Stop #2 of 'The Ultimate Crossing' is Nepal.
After exploring the isolated island of Yap in Micronesia, SUP explorer Bart de Zwart heads to Nepal to continue his journey. During his stay in Kathmandu, Nepal, Bart experiences first-hand the recent earthquake that was devastating to the country. Read about his time in Nepal here:
KATHMANDU, Nepal - We arrive in a buzzing world of honking cars and motor bikes, chaotically driving through the dusty and dirty streets of Kathmandu. What a contrast with Micronesia, the slow pace made place for a very different scene.
At night we walked through the narrow streets of Thamel full of tiny little restaurants, tiny outdoors gear shops and trekking agents. I feel right at home. This is expedition country; Land of trekking, white water paddling and climbing the highest peaks of the earth. We took the bus to Pokhara, the 130 miles through the mountains along narrow roads which took us eight hours. Pokhara is at the foot of the 8084 meter (25,500ft) high Annapurna.
A few days enjoyed on the water were soon to be followed by disaster.
After spending a couple of days paddling and exploring the mountains around Pokhara disaster strikes… The ground suddenly started to shake. People screamed and when we looked up, we saw the buildings moving violently, just about to fall over. Only later, when we met a guide who told us about the many buildings that collapsed and the casualties in Kathmandu, we realized this was a serious earthquake. I contacted Dagmar, my wife, to tell her that we were alright. I got a very worried, but also relieved, Dagmar on Skype. It is in times like these that we realize how much we mean to each other. By then, my mailbox is also full with concerned family and friends who are checking to see if we were alright.
The following night there were many after shocks. Twice we woke up and ran outside. By now, we have read the reports from the rest of the country saying that some villages near the epicenter are totally wiped out and Kathmandu is also seriously hit. Although in Pokhara there was no serious damage, everybody is afraid and doesn't want to stay and sleep in their homes. So, everybody was camping outside in makeshift tents. A day later we took a bus to the Madhi River. Along the road I saw many houses partly destroyed, people sitting on the street and again a strong after shock and everybody ran on the street.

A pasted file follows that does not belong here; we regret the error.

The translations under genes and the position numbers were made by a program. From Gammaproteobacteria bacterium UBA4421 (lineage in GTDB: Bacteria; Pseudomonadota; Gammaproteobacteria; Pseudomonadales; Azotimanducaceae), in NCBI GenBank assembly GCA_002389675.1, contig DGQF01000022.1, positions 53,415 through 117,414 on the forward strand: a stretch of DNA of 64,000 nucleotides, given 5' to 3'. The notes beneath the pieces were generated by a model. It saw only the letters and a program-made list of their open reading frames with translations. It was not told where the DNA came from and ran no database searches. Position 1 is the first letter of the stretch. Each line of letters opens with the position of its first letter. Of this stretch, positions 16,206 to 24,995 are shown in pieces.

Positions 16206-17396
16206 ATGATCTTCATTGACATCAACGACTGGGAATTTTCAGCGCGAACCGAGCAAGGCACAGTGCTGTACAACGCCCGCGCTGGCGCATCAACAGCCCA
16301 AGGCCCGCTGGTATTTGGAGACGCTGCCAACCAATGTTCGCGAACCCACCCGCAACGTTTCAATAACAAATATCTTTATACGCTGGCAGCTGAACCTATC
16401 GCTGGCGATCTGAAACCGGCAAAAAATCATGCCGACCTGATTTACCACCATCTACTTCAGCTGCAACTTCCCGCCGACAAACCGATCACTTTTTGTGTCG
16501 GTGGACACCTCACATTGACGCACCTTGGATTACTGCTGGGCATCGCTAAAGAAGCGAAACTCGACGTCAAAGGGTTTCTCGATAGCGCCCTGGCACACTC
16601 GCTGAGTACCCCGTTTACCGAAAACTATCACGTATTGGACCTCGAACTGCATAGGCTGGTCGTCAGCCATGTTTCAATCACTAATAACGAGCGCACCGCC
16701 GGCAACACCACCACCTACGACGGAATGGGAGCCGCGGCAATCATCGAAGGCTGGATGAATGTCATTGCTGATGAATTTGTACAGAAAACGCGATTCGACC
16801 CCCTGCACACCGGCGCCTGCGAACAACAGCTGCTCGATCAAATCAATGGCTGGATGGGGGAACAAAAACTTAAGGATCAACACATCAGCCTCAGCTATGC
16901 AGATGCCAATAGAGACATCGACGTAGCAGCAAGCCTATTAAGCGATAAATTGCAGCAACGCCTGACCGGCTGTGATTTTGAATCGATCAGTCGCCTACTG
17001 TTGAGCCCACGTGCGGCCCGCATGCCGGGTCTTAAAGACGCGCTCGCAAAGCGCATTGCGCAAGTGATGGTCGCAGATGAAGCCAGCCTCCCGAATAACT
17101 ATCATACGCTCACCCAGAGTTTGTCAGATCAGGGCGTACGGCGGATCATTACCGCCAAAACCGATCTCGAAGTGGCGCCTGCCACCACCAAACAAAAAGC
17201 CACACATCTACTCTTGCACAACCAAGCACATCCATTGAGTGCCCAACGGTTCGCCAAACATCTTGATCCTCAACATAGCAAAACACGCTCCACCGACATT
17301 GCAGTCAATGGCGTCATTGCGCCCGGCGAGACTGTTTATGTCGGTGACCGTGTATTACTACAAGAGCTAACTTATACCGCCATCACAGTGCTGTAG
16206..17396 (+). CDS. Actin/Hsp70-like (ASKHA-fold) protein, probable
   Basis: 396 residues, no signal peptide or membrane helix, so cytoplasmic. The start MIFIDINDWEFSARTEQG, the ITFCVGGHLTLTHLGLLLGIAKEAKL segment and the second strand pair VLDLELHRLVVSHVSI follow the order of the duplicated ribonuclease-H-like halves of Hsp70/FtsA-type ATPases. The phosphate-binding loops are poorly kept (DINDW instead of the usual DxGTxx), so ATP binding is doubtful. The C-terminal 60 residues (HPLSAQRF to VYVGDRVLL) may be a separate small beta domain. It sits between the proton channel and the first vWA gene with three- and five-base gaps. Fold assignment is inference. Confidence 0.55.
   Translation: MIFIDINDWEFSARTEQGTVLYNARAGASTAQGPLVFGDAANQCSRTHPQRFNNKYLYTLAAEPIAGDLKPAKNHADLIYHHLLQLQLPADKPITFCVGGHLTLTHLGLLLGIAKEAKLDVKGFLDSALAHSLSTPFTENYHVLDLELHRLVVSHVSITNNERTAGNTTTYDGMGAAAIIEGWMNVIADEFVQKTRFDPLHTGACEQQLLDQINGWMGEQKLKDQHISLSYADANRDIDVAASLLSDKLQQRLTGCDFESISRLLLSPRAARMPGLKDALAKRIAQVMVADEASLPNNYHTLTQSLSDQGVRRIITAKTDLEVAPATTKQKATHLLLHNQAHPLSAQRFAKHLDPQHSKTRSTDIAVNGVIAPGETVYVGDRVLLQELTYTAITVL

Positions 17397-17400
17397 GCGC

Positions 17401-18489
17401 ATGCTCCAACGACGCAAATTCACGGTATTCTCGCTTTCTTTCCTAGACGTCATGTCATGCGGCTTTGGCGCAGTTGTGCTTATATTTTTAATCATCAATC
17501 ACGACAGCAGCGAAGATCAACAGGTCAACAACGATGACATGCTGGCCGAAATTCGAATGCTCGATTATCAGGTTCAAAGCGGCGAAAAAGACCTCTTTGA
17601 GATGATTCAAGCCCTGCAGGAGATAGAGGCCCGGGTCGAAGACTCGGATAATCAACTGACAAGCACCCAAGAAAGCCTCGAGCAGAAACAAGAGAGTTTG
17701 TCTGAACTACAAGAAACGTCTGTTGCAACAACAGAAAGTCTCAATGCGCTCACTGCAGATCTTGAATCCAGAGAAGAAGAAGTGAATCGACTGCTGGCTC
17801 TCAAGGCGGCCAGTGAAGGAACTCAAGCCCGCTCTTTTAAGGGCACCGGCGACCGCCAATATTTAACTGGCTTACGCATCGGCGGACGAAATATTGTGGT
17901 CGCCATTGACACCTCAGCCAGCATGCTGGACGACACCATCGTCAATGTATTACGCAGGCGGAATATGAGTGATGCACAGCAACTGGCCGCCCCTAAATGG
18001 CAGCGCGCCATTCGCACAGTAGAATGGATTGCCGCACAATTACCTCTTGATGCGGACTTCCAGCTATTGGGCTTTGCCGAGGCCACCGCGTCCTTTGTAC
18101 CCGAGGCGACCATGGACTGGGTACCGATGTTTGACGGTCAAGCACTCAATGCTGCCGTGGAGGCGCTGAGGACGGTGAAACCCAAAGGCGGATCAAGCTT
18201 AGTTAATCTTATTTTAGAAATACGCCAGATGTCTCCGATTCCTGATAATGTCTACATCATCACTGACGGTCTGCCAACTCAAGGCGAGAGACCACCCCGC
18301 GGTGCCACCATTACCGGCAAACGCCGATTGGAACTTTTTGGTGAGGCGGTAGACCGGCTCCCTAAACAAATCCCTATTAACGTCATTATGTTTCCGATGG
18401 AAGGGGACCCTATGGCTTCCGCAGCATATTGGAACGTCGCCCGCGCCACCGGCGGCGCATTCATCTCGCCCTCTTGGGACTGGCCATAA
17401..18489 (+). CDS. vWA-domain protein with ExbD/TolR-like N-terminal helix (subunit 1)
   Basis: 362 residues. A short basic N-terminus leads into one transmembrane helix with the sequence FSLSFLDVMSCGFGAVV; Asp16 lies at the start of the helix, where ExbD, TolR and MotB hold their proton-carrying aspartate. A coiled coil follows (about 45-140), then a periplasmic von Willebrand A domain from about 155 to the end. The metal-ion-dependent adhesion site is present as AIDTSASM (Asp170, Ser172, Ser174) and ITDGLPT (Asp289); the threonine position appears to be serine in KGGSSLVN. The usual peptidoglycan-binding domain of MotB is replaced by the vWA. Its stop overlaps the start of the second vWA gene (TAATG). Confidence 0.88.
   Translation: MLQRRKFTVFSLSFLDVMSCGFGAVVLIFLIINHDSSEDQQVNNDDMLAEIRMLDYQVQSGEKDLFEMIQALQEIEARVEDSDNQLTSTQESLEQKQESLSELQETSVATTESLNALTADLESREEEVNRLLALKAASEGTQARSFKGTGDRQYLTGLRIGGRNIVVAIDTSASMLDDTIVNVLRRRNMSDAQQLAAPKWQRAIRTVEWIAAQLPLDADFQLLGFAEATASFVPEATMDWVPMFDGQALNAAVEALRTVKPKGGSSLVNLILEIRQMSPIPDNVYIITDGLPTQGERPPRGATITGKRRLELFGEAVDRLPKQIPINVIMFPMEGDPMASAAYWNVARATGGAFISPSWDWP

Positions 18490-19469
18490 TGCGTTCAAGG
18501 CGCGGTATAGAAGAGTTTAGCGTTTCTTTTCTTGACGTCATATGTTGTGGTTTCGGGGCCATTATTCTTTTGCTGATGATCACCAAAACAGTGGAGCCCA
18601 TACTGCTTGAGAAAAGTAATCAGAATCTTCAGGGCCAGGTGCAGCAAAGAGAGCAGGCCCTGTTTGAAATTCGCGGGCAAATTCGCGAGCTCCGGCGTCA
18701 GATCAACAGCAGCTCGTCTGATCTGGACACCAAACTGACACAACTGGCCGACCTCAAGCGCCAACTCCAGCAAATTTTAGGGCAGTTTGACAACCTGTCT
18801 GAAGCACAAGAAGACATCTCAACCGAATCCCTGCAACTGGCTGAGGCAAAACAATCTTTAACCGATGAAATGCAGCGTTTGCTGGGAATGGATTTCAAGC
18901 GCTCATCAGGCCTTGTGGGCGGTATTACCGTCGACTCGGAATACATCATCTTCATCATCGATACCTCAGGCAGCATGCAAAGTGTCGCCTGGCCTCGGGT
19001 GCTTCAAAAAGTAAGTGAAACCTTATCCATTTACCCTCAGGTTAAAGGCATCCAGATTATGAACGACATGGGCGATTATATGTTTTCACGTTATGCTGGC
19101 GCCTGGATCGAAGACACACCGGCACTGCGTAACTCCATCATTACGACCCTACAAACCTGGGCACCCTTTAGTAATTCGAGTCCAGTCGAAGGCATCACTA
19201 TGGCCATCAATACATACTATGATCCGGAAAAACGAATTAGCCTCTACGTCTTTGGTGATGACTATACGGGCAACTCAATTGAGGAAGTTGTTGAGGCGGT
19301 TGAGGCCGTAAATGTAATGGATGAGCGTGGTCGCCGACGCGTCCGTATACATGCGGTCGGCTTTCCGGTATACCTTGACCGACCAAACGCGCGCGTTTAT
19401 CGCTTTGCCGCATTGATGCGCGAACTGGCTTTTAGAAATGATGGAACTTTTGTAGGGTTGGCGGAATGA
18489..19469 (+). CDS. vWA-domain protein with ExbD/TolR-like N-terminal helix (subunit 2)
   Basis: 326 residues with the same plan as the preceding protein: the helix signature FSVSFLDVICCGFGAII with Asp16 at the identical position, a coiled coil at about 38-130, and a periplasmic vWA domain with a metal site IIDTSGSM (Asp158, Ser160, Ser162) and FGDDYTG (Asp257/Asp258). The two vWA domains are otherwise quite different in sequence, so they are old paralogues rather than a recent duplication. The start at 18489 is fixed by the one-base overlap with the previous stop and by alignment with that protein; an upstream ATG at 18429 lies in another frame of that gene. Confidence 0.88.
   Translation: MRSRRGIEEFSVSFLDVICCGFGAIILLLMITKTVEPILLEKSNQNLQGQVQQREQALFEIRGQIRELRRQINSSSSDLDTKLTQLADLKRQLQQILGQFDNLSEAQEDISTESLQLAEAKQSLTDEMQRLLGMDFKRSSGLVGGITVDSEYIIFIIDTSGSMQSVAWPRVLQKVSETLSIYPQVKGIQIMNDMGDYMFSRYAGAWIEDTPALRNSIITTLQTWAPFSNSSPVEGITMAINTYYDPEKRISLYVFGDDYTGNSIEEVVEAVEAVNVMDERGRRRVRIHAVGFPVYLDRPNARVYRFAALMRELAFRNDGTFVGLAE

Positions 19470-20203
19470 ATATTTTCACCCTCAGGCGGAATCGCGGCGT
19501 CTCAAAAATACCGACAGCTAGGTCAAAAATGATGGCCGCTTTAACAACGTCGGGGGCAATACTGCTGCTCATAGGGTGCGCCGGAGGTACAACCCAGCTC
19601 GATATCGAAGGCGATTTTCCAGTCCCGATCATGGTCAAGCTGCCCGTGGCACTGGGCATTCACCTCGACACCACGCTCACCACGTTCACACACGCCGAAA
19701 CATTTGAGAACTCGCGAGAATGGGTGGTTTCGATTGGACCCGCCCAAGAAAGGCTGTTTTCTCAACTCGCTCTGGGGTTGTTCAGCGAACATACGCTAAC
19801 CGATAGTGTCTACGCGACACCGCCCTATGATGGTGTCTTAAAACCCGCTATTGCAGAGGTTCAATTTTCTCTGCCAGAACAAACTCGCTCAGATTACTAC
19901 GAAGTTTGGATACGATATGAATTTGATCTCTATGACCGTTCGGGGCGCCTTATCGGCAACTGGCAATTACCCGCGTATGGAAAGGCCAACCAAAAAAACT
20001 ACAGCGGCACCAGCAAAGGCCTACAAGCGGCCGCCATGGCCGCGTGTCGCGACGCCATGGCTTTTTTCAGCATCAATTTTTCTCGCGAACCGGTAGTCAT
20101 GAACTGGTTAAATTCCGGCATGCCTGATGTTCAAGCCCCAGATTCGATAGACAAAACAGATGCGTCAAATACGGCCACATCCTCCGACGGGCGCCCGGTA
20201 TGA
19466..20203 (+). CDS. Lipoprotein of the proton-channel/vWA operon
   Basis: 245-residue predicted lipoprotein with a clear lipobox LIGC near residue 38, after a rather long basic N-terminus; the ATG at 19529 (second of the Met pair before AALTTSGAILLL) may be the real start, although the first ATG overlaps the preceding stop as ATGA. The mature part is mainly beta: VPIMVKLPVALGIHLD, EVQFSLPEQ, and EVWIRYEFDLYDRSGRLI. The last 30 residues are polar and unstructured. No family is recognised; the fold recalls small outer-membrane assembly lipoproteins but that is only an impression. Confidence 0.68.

After a long day traveleing, Bart arrives in Borhletar.
After a long day through difficult terrain we got to Borhletar. Here, far away from the rest of the world, you find the real Nepal. We put up our tents on the river bed and met many local kids. They were all talking about one thing: the earthquake. Even here, nobody wants to go inside and everybody is camping or just sitting outside. At night we walk from family to family and get invited for tea or food and hear many stories about Nepal but mostly about the earthquake.
The Nepalese are very shy, humble and very very friendly. They are as interested in us as we are in them. Here is where the real adventure starts. We push off and go down the river on our Starboard SUPs. Our river, labeled a class 2, is a mild one, but exciting enough with all the gear on the boards.
We passed through beautiful landscapes and small little farms, kids playing in the water, fully excited when we pass by and some fishing for their evening meal. We were on the river for two days before it was time to go back to Kathmandu where we saw the devastation the earthquake did; collapsed buildings, a big mess everywhere and many homeless people camping in the streets.
After a beautiful trip on the river, reality struck when they arrived back to the devastation left behind by the earthquake.
We got to our hostel from four days ago where we met the owner who tells us three people died in front of his hostel by the collapsed wall and the other hostel down the street totally came down. Here it is serious but it is even worse inside the country where whole villages are flattened. In seeing the suffering, we decide that we should help too. A donation to The Red Cross seemed like the best option. They have people on the ground and all donations go directly to Nepal. We would like to ask everybody to do the same at: www.redcross.org
We left Nepal with a heavy heart but also with the notion that I have to come back soon and bring my family.
Next stop Ethiopia...